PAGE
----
This student-generated exhibition will unfold over thirteen ground-level windows of the Kimmel Center and will highlight the strengths of the Institute’s four-year program in conservation.

Two students working in art conservation
NYU graduate conservation students treat 14th-century gold-ground panel paintings from the Samuel H. Kress Collection: Saints Catherine of Alexandria and John the Baptist, Giusto de'Menabuoi, Georgia Museum of Art. The Crucifixion, Andrea di Bartolo, Vanderbilt University Fine Arts Gallery. Photo Credit: A. Catalano

The Conservation Center of the Institute of Fine Arts, NYU has partnered with Kimmel Windows on NYU’s Washington Square campus to create Save Y/Our Past Today. This student-generated exhibition will unfold over thirteen ground-level windows of the NYU Kimmel Center for University Life and will highlight the strengths of the Institute’s four-year program in conservation.

Save Y/Our Past Today
underscores the importance of cultural heritage preservation, not just globally, but also at home. Each window represents one aspect of the Conservation Center’s mission to educate future conservators who will confront the challenges of preserving material memories. The windows will present topics developed by current graduate students ranging from practical tips on how to save family photographs and handle heirlooms, the science of pigment analysis and fading of colors, to the students’ work at archaeological excavations in the Mediterranean and NYU’s sumptuous Villa La Pietra in Florence. Save Y/Our Past Today will capture the attention of passersby through bold images, informative texts, and artifacts from the Conservation Center's Study Collection.

The exhibition will be on display in the Kimmel Windows from November 15, 2018 through January 15, 2019. There will also be a formal reception on Tuesday, November 20th from 6-8 p.m. at The Torch Club, located at 18 Waverly Place.

“We are very proud of our program in conservation and the distinguished roles our graduates play in preserving cultural history in major collecting institutions around the world,” said Christine Poggi, Judy and Michael Steinhardt Director of the Institute. “Thanks to this exhibition in the Kimmel Windows, we will be able to share with a broader University audience the specialized training taking place within our classrooms.”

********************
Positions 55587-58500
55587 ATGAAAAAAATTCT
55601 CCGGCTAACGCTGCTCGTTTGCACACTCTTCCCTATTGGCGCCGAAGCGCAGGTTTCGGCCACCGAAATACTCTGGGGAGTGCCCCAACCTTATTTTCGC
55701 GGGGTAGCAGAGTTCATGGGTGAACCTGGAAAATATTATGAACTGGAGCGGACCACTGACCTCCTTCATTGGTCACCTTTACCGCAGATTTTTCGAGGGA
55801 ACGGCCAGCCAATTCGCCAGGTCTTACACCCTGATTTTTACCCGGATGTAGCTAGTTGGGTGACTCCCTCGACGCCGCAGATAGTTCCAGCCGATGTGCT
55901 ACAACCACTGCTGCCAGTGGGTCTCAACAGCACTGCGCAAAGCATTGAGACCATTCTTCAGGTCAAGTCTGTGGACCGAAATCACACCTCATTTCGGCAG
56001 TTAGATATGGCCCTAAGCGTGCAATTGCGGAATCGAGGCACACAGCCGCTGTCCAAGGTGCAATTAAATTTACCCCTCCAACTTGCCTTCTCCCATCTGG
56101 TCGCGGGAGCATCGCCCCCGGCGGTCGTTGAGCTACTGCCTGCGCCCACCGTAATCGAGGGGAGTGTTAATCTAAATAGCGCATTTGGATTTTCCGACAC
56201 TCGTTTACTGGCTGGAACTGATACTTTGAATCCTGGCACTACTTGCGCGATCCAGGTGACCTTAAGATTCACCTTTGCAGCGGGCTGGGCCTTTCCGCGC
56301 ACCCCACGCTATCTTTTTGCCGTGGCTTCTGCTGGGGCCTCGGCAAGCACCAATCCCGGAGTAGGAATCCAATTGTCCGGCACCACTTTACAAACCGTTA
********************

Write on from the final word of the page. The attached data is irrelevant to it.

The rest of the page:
Margaret Holben Ellis, Chair of the Conservation Center and Eugene Thaw Professor of Paper Conservation, commented, “Not only is this a wonderful opportunity to raise the visibility of art conservation but it also introduces our students to their future role as advocates for cultural heritage preservation.”

About the Conservation Center of the Institute of Fine Arts, New York University

The Institute of Fine Arts is an international leader in research and graduate teaching, and committed to global engagement and advancing the fields of art history, archaeology, and the theory and practice of conservation. New York City, with its incomparable resources and vitality, provides a backdrop and extended campus for the Institute’s activities. Founded in 1960, the Conservation Center is the oldest degree-granting graduate program in art conservation in the United States. The Conservation Center offers a four-year, dual MA/MS graduate program combining training in conservation with historical, archaeological, curatorial, and scientific studies.

About the Kimmel Windows at New York University

Kimmel Windows, located at the heart of New York University, provides a venue for popular exhibits in thirteen large vitrines located along LaGuardia Place and West 3rd Street.

Established in 2003, Kimmel Windows offer the NYU community and beyond visually dynamic and thought-provoking exhibitions. The Windows Galleries offer curated exhibitions organized by faculty and students on many diverse themes.

Exhibitions are coordinated by Lead Curator Pamela Jean Tinnen (GSAS ‘11), with guidance provided by The Windows Steering Committee, consisting of NYU faculty in the arts.